If you read the intro to these series of blogs, it will not be a surprise that I don't plan ahead when building an instrument. (unless somebody asks me to build one) There are no drawings, there's no list of parts and there is certainly not a budget. The way an instrument will look in the end depends solely on the (free) materials that are available and scale length and amount of strings just depends on how long and wide a reclaimed piece of wood is that's been used for the neck. Whether it's going to be acoustic, semi-acoustic or electric depends on the box I'm recycling or the thickness of the materials that er used. In this case, I had sheet metal from an old dishwasher, a piece of a hardwood window frame and several of-cuts from my latest serious project (the build of a complete library for 40.000 books). which are 25cm wide, 2.2cm thick pieces of pine all between 30 and 50cm. I decided that this were the right ingredients for a semi-acoustic, electric 3 stringer with a scale length of 25 inches and a body with a maximum with of 25cm and a length of around 45 cm.
I did cut the neck (just a nice straight piece of hardwood, which I can't identify but it smells really toxic when it's going thru the table saw blade), cut one of the pine boards in two and glued them up in my shop made "bar clamps". I took a paint can of which I thought had the right size and just drew out a "guitar kind of" shape on one of the pine board, which I would use as a template for the sheet metal front and back. As I do have a few of these old machines standing around, there's a lot of sheet metal to be recycled and it might be a good idea to keep that template for future projects. I cut the front and back out of the back of one of the dishwasher, simply because that was the only piece that was removable without cutting a side out of the machine.
As I am not a good welder, in fact, the only thing I can do is "bake" 2 pieces of metal together that will be separated again when you put some pressure on it, I figured out in an early stage that the main structure had to be out of wood.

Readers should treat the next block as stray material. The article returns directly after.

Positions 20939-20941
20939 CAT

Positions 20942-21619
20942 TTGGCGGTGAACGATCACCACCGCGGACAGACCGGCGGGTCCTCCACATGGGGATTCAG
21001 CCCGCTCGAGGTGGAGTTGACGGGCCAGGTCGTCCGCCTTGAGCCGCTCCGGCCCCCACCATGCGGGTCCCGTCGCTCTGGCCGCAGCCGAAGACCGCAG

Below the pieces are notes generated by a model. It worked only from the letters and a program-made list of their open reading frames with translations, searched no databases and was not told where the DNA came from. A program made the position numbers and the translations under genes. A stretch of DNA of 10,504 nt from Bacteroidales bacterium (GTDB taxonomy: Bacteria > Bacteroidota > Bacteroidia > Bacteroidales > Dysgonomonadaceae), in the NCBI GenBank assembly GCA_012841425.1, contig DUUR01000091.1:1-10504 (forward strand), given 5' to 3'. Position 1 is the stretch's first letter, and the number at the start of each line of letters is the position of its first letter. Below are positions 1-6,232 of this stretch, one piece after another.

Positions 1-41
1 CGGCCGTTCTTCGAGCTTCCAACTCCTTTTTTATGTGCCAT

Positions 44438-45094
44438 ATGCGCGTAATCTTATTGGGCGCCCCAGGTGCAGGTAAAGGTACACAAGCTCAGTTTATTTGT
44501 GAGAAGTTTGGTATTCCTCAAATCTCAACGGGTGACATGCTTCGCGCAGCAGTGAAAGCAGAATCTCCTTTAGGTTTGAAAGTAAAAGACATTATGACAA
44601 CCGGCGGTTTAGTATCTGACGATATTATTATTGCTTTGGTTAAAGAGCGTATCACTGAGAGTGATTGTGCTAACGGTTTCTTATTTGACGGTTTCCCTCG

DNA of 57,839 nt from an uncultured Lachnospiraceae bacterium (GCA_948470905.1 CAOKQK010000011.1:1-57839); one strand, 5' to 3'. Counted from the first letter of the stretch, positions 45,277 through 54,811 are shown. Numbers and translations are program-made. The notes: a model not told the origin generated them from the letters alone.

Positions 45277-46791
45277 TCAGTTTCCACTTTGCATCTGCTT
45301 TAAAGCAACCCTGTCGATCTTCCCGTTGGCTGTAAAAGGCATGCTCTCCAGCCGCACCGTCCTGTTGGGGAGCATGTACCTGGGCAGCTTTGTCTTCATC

I made a few copies of the template and experimented with putting them on top of each other, finally to decide that 2 layers would be thick enough compared to the overall size of this "steel body" to be. At this point, I had to decide which kind of pickup I should use. Now, this is an important part of any build because it will cost money. I live in a country where importing materials from outside the EU is almost impossible. The tax is ridiculously high and it can take up to 3 months before customs releases parcels. There is one exception though, and that's parcels under 15 Euro that are sent from China. It seems there is some agreement between Portugal and China about it. I must say, I never had a problem with parts coming from there, so if I don't have any secondhand "old guitar" parts in stock, I use the option of ordering from the other side of the world. I do not like 6 string pickups on a 3 string, but the "long coil" elements are ok because you don't see the six separate magnets. The "pickup set" I'm using this time was 6 Euro's including postage, and I'm sure it will sound OK as I used a few of these before, although normally I try to use rodpiezo's under the bridge as much as possible, because it gives you more room for creativity on the top.
I rounded off the edges and took out as much material from the inside as possible, to still make it at least a semi "hollow" body, and glued them together.
It's a process with lots of improvising and making decisions as you go, but that is the nice thing about recycling.
Still a lot of filing and sanding to do before I can start with covering the back and front with the metal sheets but the project is on the way!
The metal was not easy to work with, but I finally managed to get it in shape and make it look like really "scrap".
Here's a video on the process up until now!
Next time it's all about making thge sides... and yes, it's going to be in leather!